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North Arlington Church to Honor Lives Lost to Gun Violence With T-Shirt Memorial

by Heather Mongilio October 7, 2015 at 4:55 pm 0

Gun violence memorial at First Presbyterian ChurchThere will be 155 t-shirts on display on the lawn outside of the Rock Spring Congregational United Church of Christ starting Sunday, a memorial to those lost to gun violence in the D.C. area.

Each t-shirt represents a victim of gun violence in the District, Maryland and Northern Virginia in 2014. Each will have a name, age and date of death on it.

“The display is set up to encourage people to walk among the shirts and reflect on those victims and their loved ones,” Rev. Kathy Dwyer said.

The T-Shirt Memorial to the Lost will remain in place from Oct. 11-24. It’s part of a project led by Heeding God’s Call, an organization that advocates for “common sense” gun laws. The church has asked its members to help it set up the display after morning services this Sunday.

“It seems like every time we turn around there’s another act of senseless violence,” Dwyer said.

There will be 75 white shirts for D.C., 23 yellow shirts for Northern Virginia and 57 blue shirts for Maryland. Outside of the District, the victims are from places like Arlington County, Alexandria, Culpepper and Woodbridge in Virginia and Laurel, Ellicott City, Columbia and Gaithersburg, Maryland. Baltimore, which has a high rate of gun violence, is not included.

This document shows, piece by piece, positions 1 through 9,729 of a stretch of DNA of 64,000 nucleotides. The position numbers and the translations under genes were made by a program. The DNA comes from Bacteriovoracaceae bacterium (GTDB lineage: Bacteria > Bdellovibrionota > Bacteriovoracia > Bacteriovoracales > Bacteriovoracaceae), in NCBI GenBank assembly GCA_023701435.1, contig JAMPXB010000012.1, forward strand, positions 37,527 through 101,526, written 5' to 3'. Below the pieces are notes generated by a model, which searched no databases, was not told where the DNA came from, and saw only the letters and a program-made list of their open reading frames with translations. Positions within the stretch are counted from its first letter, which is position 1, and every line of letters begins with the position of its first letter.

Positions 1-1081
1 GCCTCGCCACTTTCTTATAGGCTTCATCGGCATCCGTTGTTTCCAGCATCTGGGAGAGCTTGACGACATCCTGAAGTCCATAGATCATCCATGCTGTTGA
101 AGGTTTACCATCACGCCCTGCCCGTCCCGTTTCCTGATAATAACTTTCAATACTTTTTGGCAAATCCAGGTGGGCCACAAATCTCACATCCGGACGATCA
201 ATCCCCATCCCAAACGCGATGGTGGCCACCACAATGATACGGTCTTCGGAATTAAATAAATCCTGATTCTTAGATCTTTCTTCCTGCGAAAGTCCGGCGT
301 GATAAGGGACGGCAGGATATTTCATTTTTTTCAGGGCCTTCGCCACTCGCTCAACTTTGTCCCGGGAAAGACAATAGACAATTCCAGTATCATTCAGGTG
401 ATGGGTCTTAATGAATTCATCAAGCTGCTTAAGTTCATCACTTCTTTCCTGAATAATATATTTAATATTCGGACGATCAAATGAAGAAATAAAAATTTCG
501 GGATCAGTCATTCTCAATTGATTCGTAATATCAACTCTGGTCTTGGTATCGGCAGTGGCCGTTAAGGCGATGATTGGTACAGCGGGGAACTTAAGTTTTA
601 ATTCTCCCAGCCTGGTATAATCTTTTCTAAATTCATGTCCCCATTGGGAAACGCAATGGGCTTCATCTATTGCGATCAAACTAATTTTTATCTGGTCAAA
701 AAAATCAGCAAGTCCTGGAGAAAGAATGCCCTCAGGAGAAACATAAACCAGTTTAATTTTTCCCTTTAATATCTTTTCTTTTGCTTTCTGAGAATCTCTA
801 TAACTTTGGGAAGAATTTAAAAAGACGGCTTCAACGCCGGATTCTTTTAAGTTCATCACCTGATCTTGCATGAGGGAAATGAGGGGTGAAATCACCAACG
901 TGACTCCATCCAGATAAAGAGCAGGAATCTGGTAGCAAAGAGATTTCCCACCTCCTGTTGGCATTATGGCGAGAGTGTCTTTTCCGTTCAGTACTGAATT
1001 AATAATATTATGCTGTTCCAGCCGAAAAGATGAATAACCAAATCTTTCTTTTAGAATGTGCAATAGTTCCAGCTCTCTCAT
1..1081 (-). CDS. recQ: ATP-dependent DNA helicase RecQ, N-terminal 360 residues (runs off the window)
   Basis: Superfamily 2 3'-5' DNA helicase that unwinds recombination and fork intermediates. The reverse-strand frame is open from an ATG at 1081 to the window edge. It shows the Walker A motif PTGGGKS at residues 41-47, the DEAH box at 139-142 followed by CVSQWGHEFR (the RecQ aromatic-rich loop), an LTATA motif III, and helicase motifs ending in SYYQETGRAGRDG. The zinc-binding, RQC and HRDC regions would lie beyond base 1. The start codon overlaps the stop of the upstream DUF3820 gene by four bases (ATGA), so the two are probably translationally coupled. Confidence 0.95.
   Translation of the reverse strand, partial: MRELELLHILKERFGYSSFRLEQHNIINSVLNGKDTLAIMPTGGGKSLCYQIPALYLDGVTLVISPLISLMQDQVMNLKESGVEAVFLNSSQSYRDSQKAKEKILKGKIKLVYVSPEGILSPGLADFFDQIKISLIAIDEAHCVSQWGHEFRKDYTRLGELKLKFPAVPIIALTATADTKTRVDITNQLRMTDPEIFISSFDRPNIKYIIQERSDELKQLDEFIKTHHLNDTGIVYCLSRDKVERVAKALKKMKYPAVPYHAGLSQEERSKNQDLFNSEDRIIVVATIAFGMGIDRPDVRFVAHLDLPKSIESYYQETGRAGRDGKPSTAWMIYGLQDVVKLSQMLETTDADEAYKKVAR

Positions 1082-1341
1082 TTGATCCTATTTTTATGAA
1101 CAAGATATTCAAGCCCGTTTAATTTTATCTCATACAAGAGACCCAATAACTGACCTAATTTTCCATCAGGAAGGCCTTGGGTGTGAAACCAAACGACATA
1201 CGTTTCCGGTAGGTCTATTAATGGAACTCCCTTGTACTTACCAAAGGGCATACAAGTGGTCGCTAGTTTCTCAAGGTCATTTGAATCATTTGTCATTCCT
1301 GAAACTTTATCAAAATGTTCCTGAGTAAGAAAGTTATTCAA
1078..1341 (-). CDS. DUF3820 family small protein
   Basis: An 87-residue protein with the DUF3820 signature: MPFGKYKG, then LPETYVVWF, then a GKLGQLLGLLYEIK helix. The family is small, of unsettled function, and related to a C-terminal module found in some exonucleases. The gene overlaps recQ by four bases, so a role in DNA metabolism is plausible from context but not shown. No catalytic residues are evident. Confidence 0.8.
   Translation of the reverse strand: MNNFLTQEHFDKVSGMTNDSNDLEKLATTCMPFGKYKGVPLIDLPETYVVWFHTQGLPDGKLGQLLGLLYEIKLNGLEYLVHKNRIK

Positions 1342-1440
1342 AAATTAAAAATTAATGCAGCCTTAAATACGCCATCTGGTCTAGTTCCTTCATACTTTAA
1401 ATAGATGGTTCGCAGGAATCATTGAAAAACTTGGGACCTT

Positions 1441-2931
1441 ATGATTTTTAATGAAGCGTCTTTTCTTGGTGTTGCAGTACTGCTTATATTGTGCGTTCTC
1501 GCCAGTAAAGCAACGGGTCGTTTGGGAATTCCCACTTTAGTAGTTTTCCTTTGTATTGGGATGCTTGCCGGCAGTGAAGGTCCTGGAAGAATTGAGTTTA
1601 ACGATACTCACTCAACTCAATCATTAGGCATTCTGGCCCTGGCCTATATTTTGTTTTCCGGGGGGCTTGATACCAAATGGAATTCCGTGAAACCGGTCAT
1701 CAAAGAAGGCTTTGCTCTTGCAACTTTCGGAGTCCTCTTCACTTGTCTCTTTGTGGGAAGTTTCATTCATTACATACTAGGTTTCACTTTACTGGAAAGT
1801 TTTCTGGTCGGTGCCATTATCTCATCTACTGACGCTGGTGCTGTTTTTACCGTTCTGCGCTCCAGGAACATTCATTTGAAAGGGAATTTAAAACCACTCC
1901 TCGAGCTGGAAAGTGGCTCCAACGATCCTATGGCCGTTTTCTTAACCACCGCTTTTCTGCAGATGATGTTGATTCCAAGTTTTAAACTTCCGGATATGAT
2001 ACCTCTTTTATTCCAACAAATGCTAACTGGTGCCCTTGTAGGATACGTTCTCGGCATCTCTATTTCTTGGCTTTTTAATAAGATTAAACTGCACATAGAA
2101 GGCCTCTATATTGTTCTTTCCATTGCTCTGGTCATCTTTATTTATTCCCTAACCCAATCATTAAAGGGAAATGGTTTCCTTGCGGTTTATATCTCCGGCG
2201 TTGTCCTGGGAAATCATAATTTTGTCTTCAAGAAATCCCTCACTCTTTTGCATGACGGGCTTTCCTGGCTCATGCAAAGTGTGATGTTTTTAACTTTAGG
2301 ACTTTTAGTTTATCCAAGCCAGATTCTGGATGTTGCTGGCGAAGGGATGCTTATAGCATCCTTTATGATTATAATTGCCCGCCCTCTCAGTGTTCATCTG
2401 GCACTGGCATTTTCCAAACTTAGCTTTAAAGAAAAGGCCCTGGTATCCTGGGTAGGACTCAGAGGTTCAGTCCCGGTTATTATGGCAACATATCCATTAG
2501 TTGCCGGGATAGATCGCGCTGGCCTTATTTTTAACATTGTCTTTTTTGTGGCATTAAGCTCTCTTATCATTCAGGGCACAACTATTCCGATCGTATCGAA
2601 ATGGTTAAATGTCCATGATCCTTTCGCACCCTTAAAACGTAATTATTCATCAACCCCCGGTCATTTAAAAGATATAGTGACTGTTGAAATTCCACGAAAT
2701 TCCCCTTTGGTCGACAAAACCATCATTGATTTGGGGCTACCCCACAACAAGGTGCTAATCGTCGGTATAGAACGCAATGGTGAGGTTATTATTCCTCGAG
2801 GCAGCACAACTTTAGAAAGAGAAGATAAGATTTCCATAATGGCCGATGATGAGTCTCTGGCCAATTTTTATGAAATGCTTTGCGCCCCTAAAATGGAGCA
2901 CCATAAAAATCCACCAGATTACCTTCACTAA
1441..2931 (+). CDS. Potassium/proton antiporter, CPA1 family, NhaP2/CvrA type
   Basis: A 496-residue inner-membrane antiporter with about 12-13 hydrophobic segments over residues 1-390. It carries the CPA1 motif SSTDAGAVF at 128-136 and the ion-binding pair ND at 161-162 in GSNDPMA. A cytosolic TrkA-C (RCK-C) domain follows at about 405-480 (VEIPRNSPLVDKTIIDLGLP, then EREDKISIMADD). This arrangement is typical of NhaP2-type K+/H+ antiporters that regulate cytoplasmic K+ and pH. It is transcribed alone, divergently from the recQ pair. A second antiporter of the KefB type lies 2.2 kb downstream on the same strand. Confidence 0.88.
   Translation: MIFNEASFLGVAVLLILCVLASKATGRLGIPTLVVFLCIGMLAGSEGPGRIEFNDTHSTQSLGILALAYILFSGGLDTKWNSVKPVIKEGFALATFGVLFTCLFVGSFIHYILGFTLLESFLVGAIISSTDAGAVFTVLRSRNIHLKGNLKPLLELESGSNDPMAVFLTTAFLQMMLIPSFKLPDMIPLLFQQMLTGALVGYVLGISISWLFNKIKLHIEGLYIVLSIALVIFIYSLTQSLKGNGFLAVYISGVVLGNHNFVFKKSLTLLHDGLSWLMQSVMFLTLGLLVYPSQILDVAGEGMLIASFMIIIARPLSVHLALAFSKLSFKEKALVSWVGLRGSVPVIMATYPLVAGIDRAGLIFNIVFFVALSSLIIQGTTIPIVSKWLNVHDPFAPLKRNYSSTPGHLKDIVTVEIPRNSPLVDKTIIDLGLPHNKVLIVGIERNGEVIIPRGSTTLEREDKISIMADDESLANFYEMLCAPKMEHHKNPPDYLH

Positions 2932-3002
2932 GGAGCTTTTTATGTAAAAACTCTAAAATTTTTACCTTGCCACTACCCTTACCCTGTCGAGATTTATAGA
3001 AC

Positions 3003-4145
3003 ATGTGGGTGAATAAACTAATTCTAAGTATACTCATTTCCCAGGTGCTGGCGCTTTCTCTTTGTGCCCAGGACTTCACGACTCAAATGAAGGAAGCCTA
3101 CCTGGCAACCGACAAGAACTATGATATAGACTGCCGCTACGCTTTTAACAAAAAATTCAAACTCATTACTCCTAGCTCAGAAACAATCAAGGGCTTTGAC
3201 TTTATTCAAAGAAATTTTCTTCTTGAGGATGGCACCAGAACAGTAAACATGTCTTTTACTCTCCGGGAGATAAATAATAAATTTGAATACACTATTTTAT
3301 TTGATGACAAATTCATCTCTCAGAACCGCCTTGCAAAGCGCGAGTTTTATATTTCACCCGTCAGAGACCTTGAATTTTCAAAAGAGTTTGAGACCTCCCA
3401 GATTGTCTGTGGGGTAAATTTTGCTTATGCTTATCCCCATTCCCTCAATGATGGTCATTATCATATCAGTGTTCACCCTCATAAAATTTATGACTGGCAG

This is the second time the t-shirt memorial has been erected in Arlington, Dwyer said. First Presbyterian Church held the memorial last year. This year there are 11 fewer shirts.

Dwyer will discuss gun violence as part of her sermons on Sunday, Oct. 18 at 9 a.m. and 11 a.m. Members of the congregation have told Dwyer they want to do more than pray for a solution to gun violence, she said, a call that sparked the church to hold the memorial.

“[We see people] really reacting to the violence we see with more violence, and we want to be part of a different path,” she said.

The church has included national issues in sermons and discussions before. The church previously had talks about the intertwining of race and religion, which concluded this past Sunday.

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